European Hinges

European Hinges


Once I discovered the simplicity of hanging doors with European hinges, I was hooked. Unlike butt hinges, European hinges are totally adjustable and very easy to install. With the help of a simple drill press table and a marking jig, you can hang a door in just a few minutes. Sound good? Read on.

Tools Required

Setting up for European hinges is very simple and quite inexpensive. You only need a drill press, a boring bit, and a screwdriver. The drill press is a must for drilling a straight hole. While you could drill the holes by hand, it’s riskier. A drill press ensures success.
If you have a lot of doors to hang, I recommend a 35 mm carbide bit, a self-centering drill bit and a magnetic-tipped screw bit. A 35 mm carbide bit keeps a sharper edge and outlasts steel bits, especially in tougher materials such as MDF. A self-centering drill bit, such as a Vix bit, is great because it centers the screw hole and controls the drilling depth. In addition, the bit’s outer housing protects template holes from damage. A magnetic-tipped screw bit holds screws so well it’s the next best thing to an extra hand. Finally, consider spending getting a PoziDrive screwdriver for the adjusting screws. It delivers much better control than a standard Phillips screwdriver.

These sophisticated hinges allow complete adjustment of a door after installation. In addition, doors can be quickly released from the cabinet without removing a single screw! The hinges keep their settings when reattached—a wonderful feature.

If you have only a few hinges to install, you can save some money. Use a 1-3/8-in. Forstner bit or a 35 mm, high-speed steel bit (costs less than half the carbide). A Phillips screwdriver is fine for installing a few screws and adjusting the hinges.


I always apply finish to the cabinet and doors before I install hinges. For an inset application (as shown in these photos), cut the doors leaving a 1/8-in. gap at the top, bottom, sides and at the center division between two doors. Just follow Photos 1 through 8. With all the parts ready to go, installation of European hinges is as easy as


European hinges are part of a standardized construction system developed over 50 years ago in Germany. It radically changed cabinetmaking by streamlining production and reducing costs. The resulting European hinge is a beautifully engineered precision product (Fig. A). There’s a hinge for nearly every application. I’ve used Grass brand hinges for years with flawless results. Major brands such as Grass, Blum, and Mepla make a great product that lasts for years. Expect to pay $10 and up per pair.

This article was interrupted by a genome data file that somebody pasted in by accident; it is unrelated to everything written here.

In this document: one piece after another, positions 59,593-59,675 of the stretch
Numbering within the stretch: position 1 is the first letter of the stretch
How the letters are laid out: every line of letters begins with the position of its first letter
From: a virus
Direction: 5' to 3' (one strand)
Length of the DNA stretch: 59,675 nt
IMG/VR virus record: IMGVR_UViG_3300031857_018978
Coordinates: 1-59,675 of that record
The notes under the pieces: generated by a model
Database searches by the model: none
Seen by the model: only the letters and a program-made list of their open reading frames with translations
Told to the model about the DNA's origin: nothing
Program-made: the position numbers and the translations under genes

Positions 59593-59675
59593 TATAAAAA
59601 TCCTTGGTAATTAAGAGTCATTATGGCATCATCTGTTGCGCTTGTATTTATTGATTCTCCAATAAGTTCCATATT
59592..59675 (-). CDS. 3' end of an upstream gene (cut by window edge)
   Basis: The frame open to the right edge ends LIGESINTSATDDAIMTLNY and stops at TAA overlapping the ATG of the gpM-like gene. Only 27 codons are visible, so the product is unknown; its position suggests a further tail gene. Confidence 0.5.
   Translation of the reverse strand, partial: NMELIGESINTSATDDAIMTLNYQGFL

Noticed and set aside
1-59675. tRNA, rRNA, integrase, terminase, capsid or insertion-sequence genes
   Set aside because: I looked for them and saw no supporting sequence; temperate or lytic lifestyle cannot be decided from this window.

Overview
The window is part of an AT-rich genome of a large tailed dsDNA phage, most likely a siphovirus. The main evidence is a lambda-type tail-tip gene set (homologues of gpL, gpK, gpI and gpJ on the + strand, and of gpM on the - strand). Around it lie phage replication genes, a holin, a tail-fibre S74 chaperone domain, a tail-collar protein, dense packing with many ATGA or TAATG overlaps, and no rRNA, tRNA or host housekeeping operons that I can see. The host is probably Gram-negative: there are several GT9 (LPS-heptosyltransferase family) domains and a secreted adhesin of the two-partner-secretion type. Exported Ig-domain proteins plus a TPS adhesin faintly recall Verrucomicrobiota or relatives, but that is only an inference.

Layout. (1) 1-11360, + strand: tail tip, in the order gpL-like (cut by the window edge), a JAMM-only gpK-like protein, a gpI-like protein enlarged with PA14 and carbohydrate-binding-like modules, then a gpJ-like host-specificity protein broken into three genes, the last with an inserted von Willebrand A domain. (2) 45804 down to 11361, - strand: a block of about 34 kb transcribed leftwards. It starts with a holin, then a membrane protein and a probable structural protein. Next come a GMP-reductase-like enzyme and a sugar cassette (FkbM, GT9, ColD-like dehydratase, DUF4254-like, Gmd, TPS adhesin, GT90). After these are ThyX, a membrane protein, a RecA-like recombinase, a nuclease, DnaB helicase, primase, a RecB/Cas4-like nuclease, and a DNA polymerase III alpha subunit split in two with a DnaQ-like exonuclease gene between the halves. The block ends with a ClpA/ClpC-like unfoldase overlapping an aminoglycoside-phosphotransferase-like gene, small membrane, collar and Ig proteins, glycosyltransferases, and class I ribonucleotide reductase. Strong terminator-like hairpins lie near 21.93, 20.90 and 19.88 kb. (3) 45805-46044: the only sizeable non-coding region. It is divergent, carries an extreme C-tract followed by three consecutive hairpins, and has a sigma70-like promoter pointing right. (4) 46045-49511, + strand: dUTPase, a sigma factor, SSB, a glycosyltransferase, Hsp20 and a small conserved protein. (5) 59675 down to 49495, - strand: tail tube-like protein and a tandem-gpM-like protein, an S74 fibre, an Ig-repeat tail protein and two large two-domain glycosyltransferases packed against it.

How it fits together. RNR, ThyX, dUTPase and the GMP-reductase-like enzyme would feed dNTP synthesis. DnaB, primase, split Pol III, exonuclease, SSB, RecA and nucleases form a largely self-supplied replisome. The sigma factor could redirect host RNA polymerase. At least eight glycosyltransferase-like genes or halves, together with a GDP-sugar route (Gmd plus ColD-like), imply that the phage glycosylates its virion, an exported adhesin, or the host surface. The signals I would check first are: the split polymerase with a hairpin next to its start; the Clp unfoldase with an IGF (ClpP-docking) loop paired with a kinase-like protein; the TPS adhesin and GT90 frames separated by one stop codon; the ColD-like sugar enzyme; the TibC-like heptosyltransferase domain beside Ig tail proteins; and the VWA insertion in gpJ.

Drill a hole for the hinge cup. Clamp the drill press table in position (Fig. B). Hold the door against the fence, butt it up to the pin and drill the left hinge-cup hole. Pull out the dowel pin and insert it into the right hole of the jig. Then drill the right hinge-cup hole.

Figure B: Drill Press Table This easily made jig saves time and helps you achieve consistent results.

Screw the hinge to the door. First, insert the hinge and use a square to align the hinge’s arm perpendicular to the door. Drill pilot holes into the door using a 7/64-in. Vix bit. (A Vix bit automatically centers the pilot holes at a fixed depth, so you won’t accidentally drill through the door.) Install the screws. The soft pad under the door protects the finish.

Drill pilot holes for the baseplate. A simple template automatically locates all four holes . The Vix bit centers the hole, without damaging the template.

Fasten the baseplate to the cabinet. Install the baseplate with all four screws. A magnetic bit makes it easier to hang on to such a small screw!

Instead of measuring and marking the cabinet for each door, make a template to locate the baseplate holes. This one is for inset doors. For overlay doors, the first hole would be about 3/4 in. from the front edge, with the other distances remaining the same.

This template is dimensioned for Grass hinges. However, each application and each brand can have a different drilling pattern, so be sure to read the specs for the hinge you are installing.

Clip the door onto the baseplates. Attach the upper hinge first. This allows the door to hang so it’s easier to handle.

Engage the front of each hinge first. Then push on the back of the hinge arm until it clicks in place.

European hinges make on-site adjustments a snap. Uneven floors and walls can move doors out of line when cabinets are installed. Imagine trying to fix these misaligned doors if they had butt hinges!

Side to Side

Adjust the door left or right with the front screw. This changes the gap between the door and the cabinet side. This is a direct-action screw, moving the door 1/16 in. per turn. Clockwise rotation decreases the gap between the door and cabinet.

Up and _Down

Loosen the middle screw. This adjusts the gap between the door and the top and bottom of the cabinet. Loosen this screw on both hinges. Move the door to the desired location. Retighten both hinge screws.

In and Out

Loosen the back screw. This adjusts the door so it will be even with the side of the cabinet. Move the door in or out, then retighten the screw.

Buying Euro Hinges


Euro hinges have revolutionized the way American cabinet shops mount cabinet doors. Originally developed as part of the European frameless cabinetmaking system, Euro hinges work equally well in traditional face-frame cabinets. Also called concealed or cup hinges, these high-tech marvels offer several advantages over traditional hinges.

They’re really easy to install. You simply drill holes and pop the hinges and mounting plates into place. Cabinet shops use sophisticated boring machines for production work, but all you really need is a drill press, a 1-3/8-in. flat-bottom boring bit, and a 3/32-in. twist bit.

They make doors mountable in seconds. You just snap Euro hinges into place. Removal’s a snap, too.

You can dial in a perfect fit. Euro hinges have adjustment screws that allow you to move the doors up or down, side to side, and front to back after they’ve been installed.